It is therefore disappointing that the Commission has not recommended the legislative approach that has shown the most success in recent years and which is supported by “sex trade” survivors and women’s rights groups around the world. Spearheaded by Sweden in 1999 and followed by Norway, Iceland, Canada, Northern Ireland, France and the Republic of Ireland, the Nordic or Equality Model as it is known, decriminalises and provides exiting services and support to those bought and sold for sex, while criminalising pimping, the operation and ownership of brothels and the buying of sex. It is supported by both the European Union and the Council of Europe and has been gaining significant traction around the globe.
Also referred to as the “third way”, it is a creative alternative in the middle ground between the failed legalisation approach used in Germany and full criminalisation, which is in place in South Africa. It recognises the high level of violence within the sex trade and responds to the human rights of people in prostitution, by focusing on the demand, thereby curtailing the extent of both prostitution and trafficking.
According to research from France earlier this year, CAP International found that 937 arrests of buyers of sex were made in the first year of the new law. No arrests were made of women in prostitution after mid-April last year – down from approximately 1 500 arrests in previous years. €4.8 million was provided by the French government in exiting services and support in the same time. Critics who had previously stated that such a law could not be effectively implemented in France have been proven wrong.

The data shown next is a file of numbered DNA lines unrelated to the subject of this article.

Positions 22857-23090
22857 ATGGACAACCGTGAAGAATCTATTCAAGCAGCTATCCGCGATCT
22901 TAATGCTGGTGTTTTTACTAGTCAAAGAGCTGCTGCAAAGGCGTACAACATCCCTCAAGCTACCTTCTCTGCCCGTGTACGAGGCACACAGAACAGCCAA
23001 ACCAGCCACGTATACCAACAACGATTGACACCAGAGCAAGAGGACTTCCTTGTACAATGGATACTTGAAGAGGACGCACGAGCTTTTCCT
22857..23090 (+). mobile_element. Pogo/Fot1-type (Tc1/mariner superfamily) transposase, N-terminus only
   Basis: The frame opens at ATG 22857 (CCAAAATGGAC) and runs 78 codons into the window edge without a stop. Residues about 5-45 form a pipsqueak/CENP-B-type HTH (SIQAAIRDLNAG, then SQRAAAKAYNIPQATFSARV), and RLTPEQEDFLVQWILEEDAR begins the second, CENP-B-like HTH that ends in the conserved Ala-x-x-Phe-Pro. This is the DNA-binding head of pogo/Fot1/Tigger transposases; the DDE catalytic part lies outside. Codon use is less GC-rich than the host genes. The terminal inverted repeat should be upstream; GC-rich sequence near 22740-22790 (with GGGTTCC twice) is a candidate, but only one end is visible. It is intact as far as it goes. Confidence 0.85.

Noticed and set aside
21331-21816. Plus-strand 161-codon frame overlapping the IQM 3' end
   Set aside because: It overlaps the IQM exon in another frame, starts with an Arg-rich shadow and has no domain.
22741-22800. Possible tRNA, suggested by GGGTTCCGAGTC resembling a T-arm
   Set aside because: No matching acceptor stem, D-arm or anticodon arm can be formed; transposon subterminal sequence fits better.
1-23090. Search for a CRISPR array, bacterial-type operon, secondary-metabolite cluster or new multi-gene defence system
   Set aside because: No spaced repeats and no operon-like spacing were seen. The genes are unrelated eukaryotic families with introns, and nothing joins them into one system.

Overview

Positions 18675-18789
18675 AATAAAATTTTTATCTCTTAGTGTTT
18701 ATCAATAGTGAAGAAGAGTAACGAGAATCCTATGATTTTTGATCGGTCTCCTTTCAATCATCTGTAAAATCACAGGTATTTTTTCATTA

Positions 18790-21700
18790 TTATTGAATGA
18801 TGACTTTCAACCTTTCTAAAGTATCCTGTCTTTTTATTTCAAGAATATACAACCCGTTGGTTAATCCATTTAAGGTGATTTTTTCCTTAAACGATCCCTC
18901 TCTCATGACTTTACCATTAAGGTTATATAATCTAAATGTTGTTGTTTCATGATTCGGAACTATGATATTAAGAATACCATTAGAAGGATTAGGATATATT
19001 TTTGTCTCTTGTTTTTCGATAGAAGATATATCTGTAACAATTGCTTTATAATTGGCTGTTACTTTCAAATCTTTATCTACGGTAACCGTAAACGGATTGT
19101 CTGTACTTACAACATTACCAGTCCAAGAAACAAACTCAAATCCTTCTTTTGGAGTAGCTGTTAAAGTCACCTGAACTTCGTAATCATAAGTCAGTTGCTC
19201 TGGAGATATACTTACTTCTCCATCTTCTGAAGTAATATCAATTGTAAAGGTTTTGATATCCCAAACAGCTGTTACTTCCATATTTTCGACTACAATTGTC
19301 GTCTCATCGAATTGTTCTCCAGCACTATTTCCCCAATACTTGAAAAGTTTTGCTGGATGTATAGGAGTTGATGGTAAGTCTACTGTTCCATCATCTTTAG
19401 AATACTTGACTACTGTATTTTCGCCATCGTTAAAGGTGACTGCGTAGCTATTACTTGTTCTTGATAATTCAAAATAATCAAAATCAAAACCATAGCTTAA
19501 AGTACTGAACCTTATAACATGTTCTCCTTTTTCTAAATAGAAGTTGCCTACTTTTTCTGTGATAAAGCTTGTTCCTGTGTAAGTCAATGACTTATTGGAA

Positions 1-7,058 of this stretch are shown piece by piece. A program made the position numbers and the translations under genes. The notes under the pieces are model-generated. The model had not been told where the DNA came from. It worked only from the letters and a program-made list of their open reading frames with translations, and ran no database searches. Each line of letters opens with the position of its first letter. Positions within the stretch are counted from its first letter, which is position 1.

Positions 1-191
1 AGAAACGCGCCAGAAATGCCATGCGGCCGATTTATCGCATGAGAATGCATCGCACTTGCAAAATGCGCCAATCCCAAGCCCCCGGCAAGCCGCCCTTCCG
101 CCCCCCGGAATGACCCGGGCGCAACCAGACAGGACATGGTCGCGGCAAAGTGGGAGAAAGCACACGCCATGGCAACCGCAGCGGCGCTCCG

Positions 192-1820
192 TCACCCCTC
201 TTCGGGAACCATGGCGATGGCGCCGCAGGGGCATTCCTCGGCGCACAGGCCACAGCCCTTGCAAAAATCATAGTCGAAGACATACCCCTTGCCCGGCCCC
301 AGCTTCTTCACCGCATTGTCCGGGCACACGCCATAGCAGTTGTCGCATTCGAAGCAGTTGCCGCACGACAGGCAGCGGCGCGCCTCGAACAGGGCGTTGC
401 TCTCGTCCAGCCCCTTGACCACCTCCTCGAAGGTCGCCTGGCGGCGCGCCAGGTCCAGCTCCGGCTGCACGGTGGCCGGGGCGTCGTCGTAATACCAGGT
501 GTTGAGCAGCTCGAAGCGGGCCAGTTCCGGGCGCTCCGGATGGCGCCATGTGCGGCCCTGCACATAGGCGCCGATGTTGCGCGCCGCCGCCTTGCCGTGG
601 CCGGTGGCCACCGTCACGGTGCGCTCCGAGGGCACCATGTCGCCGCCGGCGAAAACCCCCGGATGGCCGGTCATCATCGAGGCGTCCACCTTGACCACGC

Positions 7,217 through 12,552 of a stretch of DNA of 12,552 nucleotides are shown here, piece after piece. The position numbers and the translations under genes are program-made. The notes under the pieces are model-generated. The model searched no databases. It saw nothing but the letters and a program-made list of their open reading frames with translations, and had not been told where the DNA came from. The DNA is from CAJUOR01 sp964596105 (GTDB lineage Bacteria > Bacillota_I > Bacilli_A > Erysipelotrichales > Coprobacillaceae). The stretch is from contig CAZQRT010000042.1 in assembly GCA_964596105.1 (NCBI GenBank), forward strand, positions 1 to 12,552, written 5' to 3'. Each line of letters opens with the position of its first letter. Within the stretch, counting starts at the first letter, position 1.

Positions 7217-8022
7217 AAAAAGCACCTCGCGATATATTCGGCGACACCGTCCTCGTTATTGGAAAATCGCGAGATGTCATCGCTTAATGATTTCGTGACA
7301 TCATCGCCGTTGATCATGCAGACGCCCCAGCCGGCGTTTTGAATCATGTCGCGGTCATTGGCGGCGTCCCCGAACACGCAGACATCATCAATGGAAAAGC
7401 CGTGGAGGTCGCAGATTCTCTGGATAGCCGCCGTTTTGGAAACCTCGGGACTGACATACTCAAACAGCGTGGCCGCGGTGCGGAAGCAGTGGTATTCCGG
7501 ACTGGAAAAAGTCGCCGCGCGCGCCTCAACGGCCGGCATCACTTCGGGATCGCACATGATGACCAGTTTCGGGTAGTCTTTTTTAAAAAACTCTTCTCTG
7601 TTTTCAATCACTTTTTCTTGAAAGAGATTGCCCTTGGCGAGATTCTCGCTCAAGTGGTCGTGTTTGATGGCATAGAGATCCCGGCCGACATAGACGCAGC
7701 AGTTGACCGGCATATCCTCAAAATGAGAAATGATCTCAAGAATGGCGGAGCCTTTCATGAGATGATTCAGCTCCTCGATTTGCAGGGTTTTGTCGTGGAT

There are positive reports from Sweden too, the pioneer of this approach. Simon Häggström, from the Prostitution Unit of Stockholm’s police force, has been very vocal about how it has turned Sweden into a “bad market” for traffickers and pimps. People in prostitution now view the country as safer compared to elsewhere. The number of sex buyers has also fallen in recent years, mainly due to the fact that they are afraid of being arrested. In addition, research shows that only 7.9% of Swedish men bought sex in 2008 compared to 13.9% in 1996. The Swedish law was introduced in 1999.
Meanwhile other countries have experimented with regulating or legalising the entire sex trade – including pimping, the operation and ownership of brothels and the buying of sex. In 2001 the Netherlands was the most high profile example of this, followed by Germany one year later. Both countries have had damning results. The scale of the trade itself and sex trafficking have increased. Germany has been described as a “giant teutonic brothel” which raises tax income on the exploitation of women. Only 44 out of the 400 000 who sell sex in Germany have registered for welfare benefits. Women are marketed as commodities that can be bought at a flat rate along with beer and bratwurst. The fact that women are effectively treated as produce is deeply offensive to those bought for sex, but it also affects how all women are valued and treated in the general population.